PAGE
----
USCGC Point Thatcher (WPB-82314)
|Name:||USCGC Point Thatcher (WPB-82314)|
|Namesake:||Point Thatcher, Tongass National Forest, Sitka, Alaska|
|Owner:||United States Coast Guard|
|Builder:||Coast Guard Yard, Curtis Bay, Maryland|
|Laid down:||11 July 1960|
|Launched:||24 March 1961|
|Commissioned:||13 September 1961|
|Decommissioned:||13 March 1992|
|Fate:||Sunk as artificial reef off Ocean City, Maryland in 2000|
|Type:||Patrol Boat (WPB)|
|Length:||82 ft 10 in (25.25 m)|
|Beam:||17 ft 7 in (5.36 m) max|
|Draft:||5 ft 11 in (1.80 m)|
|Speed:||1963 • 22.9 knots (42.4 km/h; 26.4 mph)|
|Complement:||Domestic service (1961) 8 men; (1965) 2 officers, 8 men|
|Sensors and |
|1961 • SPN-11 radar, CR-103|
|Armament:||1961 • 1 × Oerlikon 20 mm cannon|
USCGC Point Thatcher (WPB-82314) was an 82-foot (25 m) Point class cutter constructed at the Coast Guard Yard at Curtis Bay, Maryland in 1961 for use as a law enforcement and search and rescue patrol boat. Since the Coast Guard policy in 1961 was not to name cutters under 100 feet (30 m) in length, it was designated as WPB-82314 when commissioned and acquired the name Point Thatcher in January 1964 when the Coast Guard started naming all cutters longer than 65 feet (20 m). Point Thatcher was unique because it was the only cutter that was built in the class that was powered using gas turbine main drive engines.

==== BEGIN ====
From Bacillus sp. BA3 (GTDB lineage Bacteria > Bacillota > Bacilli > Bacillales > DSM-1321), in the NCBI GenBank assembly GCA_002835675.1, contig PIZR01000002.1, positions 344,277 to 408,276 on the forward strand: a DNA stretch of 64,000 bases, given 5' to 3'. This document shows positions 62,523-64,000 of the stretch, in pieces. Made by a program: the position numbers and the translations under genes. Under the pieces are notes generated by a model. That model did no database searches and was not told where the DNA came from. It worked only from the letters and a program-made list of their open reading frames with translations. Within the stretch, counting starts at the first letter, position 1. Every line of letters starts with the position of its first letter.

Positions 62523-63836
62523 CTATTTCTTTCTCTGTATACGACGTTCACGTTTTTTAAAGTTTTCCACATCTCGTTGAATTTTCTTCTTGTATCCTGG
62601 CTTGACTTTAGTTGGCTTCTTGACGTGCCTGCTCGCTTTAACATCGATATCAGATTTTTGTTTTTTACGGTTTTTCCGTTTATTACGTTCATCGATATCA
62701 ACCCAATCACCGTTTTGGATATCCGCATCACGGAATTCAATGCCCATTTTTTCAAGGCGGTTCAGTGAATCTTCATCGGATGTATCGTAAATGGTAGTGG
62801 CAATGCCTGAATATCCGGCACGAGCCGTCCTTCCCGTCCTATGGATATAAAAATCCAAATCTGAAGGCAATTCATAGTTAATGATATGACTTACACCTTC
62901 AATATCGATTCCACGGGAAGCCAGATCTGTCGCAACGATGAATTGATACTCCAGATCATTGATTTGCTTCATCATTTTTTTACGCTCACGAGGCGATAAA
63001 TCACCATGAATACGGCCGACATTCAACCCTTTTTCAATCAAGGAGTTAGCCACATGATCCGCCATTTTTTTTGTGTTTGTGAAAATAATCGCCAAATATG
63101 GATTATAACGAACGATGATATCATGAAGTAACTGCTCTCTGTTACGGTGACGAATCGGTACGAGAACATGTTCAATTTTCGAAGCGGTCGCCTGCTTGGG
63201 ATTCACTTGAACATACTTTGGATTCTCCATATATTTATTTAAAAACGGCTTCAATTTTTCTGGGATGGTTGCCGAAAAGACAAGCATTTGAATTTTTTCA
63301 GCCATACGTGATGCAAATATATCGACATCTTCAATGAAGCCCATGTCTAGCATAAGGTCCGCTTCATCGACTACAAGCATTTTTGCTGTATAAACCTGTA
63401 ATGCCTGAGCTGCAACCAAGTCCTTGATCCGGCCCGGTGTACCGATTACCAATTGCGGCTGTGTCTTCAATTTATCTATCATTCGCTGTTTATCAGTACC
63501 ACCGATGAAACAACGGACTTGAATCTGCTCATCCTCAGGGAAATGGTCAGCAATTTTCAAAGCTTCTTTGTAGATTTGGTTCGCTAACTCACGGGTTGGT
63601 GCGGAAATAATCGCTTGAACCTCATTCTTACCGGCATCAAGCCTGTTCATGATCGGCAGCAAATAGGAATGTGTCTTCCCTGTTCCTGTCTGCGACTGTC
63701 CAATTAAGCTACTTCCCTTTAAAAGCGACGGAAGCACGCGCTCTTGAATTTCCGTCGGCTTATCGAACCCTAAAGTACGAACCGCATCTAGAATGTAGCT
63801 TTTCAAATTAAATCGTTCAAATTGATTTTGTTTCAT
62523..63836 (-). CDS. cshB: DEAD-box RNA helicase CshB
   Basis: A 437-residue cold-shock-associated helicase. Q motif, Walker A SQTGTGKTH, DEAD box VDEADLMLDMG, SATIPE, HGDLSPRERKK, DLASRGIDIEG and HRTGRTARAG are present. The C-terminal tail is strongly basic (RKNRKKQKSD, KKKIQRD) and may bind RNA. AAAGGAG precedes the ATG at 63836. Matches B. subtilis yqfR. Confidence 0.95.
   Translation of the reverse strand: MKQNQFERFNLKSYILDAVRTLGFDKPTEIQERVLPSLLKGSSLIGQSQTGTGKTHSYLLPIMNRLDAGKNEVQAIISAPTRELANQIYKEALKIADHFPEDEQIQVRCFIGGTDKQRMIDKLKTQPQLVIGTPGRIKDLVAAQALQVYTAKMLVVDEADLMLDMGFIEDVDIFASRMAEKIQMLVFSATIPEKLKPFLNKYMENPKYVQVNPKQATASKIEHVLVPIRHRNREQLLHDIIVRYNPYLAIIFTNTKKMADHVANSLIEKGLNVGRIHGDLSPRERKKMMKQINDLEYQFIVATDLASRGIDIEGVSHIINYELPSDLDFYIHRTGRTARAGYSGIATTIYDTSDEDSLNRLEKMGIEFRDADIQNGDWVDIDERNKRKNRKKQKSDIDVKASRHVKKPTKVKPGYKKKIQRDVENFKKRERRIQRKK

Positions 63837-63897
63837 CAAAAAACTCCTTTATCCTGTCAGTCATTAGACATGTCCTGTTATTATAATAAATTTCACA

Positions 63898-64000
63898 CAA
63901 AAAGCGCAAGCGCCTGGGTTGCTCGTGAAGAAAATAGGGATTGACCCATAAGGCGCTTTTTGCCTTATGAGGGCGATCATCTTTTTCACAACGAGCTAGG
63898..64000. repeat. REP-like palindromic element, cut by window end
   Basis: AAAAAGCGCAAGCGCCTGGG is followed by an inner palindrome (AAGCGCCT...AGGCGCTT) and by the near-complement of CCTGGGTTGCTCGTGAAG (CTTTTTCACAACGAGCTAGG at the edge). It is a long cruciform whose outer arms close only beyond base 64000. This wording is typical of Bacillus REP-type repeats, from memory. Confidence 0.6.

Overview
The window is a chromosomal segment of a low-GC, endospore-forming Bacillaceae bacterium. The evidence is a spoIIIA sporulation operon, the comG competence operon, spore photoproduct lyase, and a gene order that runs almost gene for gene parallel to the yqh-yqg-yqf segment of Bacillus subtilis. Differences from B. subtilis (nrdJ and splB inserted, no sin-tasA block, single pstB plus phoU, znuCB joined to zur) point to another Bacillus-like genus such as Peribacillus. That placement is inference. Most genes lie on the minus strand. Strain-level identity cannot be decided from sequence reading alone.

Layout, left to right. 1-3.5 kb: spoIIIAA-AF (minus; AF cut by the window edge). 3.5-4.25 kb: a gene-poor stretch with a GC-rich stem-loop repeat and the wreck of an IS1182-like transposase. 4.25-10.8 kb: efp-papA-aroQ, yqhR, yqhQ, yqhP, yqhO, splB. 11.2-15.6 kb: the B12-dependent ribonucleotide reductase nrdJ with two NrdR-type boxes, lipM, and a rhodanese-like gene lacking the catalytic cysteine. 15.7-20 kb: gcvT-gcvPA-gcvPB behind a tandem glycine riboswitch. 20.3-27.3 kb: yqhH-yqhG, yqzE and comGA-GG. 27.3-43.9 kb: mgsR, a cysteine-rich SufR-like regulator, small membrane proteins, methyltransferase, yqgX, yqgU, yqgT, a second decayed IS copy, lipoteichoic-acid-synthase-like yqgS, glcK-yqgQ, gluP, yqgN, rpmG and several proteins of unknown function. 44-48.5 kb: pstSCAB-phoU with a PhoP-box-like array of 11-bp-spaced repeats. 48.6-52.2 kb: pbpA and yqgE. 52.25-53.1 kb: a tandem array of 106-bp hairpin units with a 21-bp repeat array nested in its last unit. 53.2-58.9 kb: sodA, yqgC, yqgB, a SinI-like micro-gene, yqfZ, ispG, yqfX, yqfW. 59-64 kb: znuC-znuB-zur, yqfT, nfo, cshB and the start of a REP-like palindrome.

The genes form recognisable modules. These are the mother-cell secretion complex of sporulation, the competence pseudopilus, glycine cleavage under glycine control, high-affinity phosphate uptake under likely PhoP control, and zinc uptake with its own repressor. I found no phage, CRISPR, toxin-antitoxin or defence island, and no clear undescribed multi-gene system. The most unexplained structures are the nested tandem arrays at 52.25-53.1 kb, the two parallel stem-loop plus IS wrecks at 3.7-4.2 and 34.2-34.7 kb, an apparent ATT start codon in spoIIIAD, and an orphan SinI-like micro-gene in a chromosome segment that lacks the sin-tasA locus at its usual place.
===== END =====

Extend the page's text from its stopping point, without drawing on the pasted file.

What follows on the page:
Construction and design details
Point Thatcher was built to accommodate an 8-man crew. She was powered by two 1,000 hp (746 kW) gas turbine engines and had two variable-pitch propellers. This was the only Point class cutter equipped in this manner and the Thatcher was used by the Coast Guard to evaluate gas turbine propulsion. Water tank capacity was 1,550 U.S. gallons (5,900 L) and fuel tank capacity was 1,840 U.S. gallons (7,000 L) at 95% full.